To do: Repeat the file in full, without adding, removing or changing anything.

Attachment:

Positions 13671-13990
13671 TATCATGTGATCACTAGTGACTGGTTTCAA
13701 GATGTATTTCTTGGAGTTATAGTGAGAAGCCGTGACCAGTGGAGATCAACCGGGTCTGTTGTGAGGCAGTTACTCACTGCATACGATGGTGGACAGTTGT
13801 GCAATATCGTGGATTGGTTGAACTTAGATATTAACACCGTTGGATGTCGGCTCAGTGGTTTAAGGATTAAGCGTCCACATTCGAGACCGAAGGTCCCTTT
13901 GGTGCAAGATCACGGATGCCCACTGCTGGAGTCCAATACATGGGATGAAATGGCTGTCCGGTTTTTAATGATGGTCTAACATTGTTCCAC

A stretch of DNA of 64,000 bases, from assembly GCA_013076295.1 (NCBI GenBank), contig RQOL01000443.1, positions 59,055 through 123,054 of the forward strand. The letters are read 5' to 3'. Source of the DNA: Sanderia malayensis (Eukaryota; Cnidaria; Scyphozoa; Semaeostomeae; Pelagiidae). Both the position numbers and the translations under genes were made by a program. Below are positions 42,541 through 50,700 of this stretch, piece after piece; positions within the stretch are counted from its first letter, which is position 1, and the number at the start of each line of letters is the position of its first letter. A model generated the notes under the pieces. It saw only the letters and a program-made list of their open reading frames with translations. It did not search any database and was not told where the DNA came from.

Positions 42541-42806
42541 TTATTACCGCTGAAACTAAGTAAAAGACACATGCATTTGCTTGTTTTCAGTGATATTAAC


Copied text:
Positions 13671-13990
13671 TATCATGTGATCACTAGTGACTGGTTTCAA
13701 GATGTATTTCTTGGAGTTATAGTGAGAAGCCGTGACCAGTGGAGATCAACCGGGTCTGTTGTGAGGCAGTTACTCACTGCATACGATGGTGGACAGTTGT
13801 GCAATATCGTGGATTGGTTGAACTTAGATATTAACACCGTTGGATGTCGGCTCAGTGGTTTAAGGATTAAGCGTCCACATTCGAGACCGAAGGTCCCTTT
13901 GGTGCAAGATCACGGATGCCCACTGCTGGAGTCCAATACATGGGATGAAATGGCTGTCCGGTTTTTAATGATGGTCTAACATTGTTCCAC

A stretch of DNA of 64,000 bases, from assembly GCA_013076295.1 (NCBI GenBank), contig RQOL01000443.1, positions 59,055 through 123,054 of the forward strand. The letters are read 5' to 3'. Source of the DNA: Sanderia malayensis (Eukaryota; Cnidaria; Scyphozoa; Semaeostomeae; Pelagiidae). Both the position numbers and the translations under genes were made by a program. Below are positions 42,541 through 50,700 of this stretch, piece after piece; positions within the stretch are counted from its first letter, which is position 1, and the number at the start of each line of letters is the position of its first letter. A model generated the notes under the pieces. It saw only the letters and a program-made list of their open reading frames with translations. It did not search any database and was not told where the DNA came from.

Positions 42541-42806
42541 TTATTACCGCTGAAACTAAGTAAAAGACACATGCATTTGCTTGTTTTCAGTGATATTAAC